Beth Israel Deaconess Medical Center (BIDMC) is a part of Beth Israel Lahey Health, a new health system that brings together academic medical centers and teaching hospitals, community and specialty hospitals, more than 4,000 physicians and 35,000 employees in a shared mission to expand access to great care and advance the science and practice of medicine through groundbreaking research and education.
BIDMC is a world-class teaching hospital of Harvard Medical School and is located in the heart of Boston. It has 673 licensed beds, including 493 medical/surgical beds, 77 critical care beds, and 62 OB/GYN beds. The hospital offers a full range of emergency services, including a Level 1 trauma center and roof-top heliport.
1) PGY2 Ambulatory Care Residency (one position):
The PGY2 Pharmacy Residency in Ambulatory Care at BIDMC is designed to transition PGY1 residency graduates from generalist practice to specialized practice focused on the care of ambulatory patients.
Upon successful completion of the program, residents will have achieved the following required educational outcomes, goals, and objectives for the PGY2 Pharmacy Residency in Ambulatory Care:
Serve as an authoritative resource on the optimal use of medications in ambulatory patients
Provide efficient, effective, evidence-based, patient-centered treatment for chronic and/or acute illnesses in all degrees of complexity
Demonstrate leadership and practice management skills
Promote health improvement, wellness, and disease prevention
Demonstrate excellence in the provision of training or educational activities for health care professionals and health care professionals in training
Demonstrate the ability to secure the agreements necessary for the establishment of a collaborative interdisciplinary ambulatory practice
2) PGY2 Solid Organ Transplant Residency (one position):
The PGY2 pharmacy residency in Solid Organ Transplant at BIDMC is designed to build on the PGY1 pharmacy residency to contribute to the development of pharmacists in specialized practice, focused on the care of solid organ transplant patients. Residency graduates will be equipped to participate as essential members of the interdisciplinary team caring for transplant patients, assuming the responsibility of the transplant pharmacotherapy specialist. Upon successful completion of the program, residents will have achieved the following required educational outcomes, goals and objectives for the PGY2 Pharmacy Residency in Solid Organ Transplant:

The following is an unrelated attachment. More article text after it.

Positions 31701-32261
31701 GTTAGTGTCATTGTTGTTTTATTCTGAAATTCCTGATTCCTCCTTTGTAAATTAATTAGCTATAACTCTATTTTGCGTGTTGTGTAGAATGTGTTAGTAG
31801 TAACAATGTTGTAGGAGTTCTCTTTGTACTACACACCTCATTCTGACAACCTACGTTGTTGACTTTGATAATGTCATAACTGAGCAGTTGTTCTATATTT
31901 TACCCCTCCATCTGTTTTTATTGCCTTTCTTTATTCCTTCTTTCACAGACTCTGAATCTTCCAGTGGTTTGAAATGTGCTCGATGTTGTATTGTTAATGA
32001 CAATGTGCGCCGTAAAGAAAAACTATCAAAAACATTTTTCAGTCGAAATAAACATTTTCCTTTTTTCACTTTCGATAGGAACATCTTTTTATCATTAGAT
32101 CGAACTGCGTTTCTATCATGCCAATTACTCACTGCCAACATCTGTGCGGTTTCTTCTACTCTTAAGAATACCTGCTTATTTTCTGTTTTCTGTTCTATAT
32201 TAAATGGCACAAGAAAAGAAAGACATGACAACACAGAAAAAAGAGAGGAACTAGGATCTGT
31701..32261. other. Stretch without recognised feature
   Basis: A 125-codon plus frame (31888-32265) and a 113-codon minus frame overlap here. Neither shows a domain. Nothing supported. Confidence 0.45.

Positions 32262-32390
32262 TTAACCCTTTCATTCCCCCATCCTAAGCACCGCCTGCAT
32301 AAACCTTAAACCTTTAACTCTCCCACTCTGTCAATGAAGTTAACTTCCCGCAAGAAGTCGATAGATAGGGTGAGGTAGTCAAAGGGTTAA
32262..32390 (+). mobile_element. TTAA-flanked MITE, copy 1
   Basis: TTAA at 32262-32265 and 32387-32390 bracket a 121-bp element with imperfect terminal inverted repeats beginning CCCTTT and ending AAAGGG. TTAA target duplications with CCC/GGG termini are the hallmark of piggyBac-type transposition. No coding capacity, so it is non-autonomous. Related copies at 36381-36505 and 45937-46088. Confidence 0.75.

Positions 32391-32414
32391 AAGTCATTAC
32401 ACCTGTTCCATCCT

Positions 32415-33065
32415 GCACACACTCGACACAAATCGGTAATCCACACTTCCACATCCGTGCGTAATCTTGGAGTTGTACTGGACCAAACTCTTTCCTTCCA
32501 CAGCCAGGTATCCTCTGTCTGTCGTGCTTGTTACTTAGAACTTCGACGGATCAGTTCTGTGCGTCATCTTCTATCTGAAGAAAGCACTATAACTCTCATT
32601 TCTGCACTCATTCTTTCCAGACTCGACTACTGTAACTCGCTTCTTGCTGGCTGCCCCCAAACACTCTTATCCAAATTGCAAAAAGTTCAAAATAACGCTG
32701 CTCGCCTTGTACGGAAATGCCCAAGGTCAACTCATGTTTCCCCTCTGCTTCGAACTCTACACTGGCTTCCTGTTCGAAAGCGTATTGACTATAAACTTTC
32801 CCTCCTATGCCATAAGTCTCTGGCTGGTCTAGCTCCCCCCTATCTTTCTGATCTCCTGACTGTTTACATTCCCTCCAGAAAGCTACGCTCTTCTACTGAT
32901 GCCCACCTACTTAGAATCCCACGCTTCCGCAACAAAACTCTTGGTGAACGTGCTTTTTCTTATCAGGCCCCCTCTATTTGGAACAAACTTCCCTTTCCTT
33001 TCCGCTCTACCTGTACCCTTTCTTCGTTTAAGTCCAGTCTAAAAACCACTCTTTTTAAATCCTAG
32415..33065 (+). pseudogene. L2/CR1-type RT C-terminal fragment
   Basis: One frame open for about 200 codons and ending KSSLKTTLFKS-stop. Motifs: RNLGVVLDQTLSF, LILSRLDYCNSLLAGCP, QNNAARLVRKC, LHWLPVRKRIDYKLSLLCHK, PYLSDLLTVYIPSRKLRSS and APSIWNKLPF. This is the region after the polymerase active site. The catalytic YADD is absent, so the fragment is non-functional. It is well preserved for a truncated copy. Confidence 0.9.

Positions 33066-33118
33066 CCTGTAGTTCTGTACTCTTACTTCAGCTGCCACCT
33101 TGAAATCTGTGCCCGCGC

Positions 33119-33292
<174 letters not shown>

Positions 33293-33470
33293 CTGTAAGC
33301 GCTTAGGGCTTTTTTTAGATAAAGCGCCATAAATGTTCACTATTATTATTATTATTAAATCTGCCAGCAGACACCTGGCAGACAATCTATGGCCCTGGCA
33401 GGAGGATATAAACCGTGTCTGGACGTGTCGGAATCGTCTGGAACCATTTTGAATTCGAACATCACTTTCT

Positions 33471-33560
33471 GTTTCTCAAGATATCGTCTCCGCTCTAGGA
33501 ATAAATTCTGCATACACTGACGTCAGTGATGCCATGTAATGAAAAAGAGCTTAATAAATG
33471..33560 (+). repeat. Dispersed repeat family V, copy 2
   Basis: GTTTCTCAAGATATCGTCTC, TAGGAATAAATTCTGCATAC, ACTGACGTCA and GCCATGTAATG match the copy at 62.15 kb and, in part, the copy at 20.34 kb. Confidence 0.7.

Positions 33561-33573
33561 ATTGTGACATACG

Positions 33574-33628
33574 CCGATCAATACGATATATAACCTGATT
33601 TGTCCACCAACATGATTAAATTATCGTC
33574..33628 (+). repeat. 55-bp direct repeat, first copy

Serve as an authoritative resource on the optimal use of medications in transplant patients
Optimize the outcomes of transplant patients by providing evidence-based medication therapy as an integral part of the interdisciplinary team
Manage and improve the medication-use process in transplant patient care areas
Demonstrate leadership and practice management skills
Demonstrate excellence in the provision of educational activities regarding transplant-related medications for members of the interdisciplinary team
Conduct transplant research, including presentation at the American Transplant Congress (ATC)
Qualifications for participation in the BIDMC PGY2 Residency Program are in accordance with criteria set forth by the American Society of Health System Pharmacists (ASHP).
Residents shall be graduates of an Accreditation Council for Pharmacy Education (ACPE)-accredited Doctor of Pharmacy degree program.
Residents shall be graduates of an ASHP Accredited PGY1 Pharmacy training degree program.
Residents will provide a signed copy of the ASHP Accredited PGY1 Pharmacy certificate prior to hospital orientation.
Residents must be licensed or eligible for licensure in MA
Residents shall participate in and obey the rules of the Residency Matching Program
PharmD with that degree from an accredited program.
Completion and certificate from an accredited PGY1 Pharmacy Practice Residency Program
Licensed by the Commonwealth of Massachusetts as a Registered Pharmacist from the Board of Registration in Pharmacy.
Experience with computer systems required, including web based applications and some Microsoft Office applications which may include Outlook, Word, Excel, PowerPoint or Access.
Acute care and specialty rotations during PGY1 training and Advanced Practice Educational experiences.
Written Communications: Ability to communicate clearly and effectively in written English with internal and external customers.
Oral Communications: Ability to comprehend and converse in English to communicate effectively with medical center staff, patients, families and external customers.
Knowledge: Ability to demonstrate full working knowledge of standard concepts, practices, procedures and policies with the ability to use them in varied situations.
Team Work: Ability to act as a team leader for small projects or work groups, creating a collaborative and respectful team environment and improving workflows. Results may impact the operations of one or more departments.
Customer Service: Ability to provide a high level of customer service to patients, visitors, staff and external customers in a professional, service-oriented, respectful manner using skills in active listening and problem solving. Ability to remain calm in stressful situations.
Age based Competencies:Employees in this job must be competent to provide patient care to the following age groups: Neonatal:Birth to 6 months, Young adult: 16-30 years, Middle Age: 30 - 60 years, Elderly: 60 - over.
Work requires close attention to task for work to be accurately completed. Intermittent breaks during the work day do not compromise the work.
Work routine is fairly consistent, but employee needs to be able to use judgment to respond to events several times a week.
Potential exposure to adverse environmental conditions
Daily: Exposure to dust,gas,fumes,steam,chemicals, Protective equipment required (Respirator,earplugs,mask,gloves,eyewear etc).
Health Care Status: HCW 3: Regular provision of service in a patient care area.Health Care Worker Status may vary by department
Close work (paperwork, visual examination), Color vision/perception, Visual clarity <3 feet, Hot/Cold, Sharp/Dull, Smell, Conversation, Monitoring Equipment, Telephone, Background Noise.
Light work: Exerting up to 20 pounds of force frequently to move objects. Some elements of the job are sedentary, but the employee will be required to stand for periods of time or move throughout the hospital campus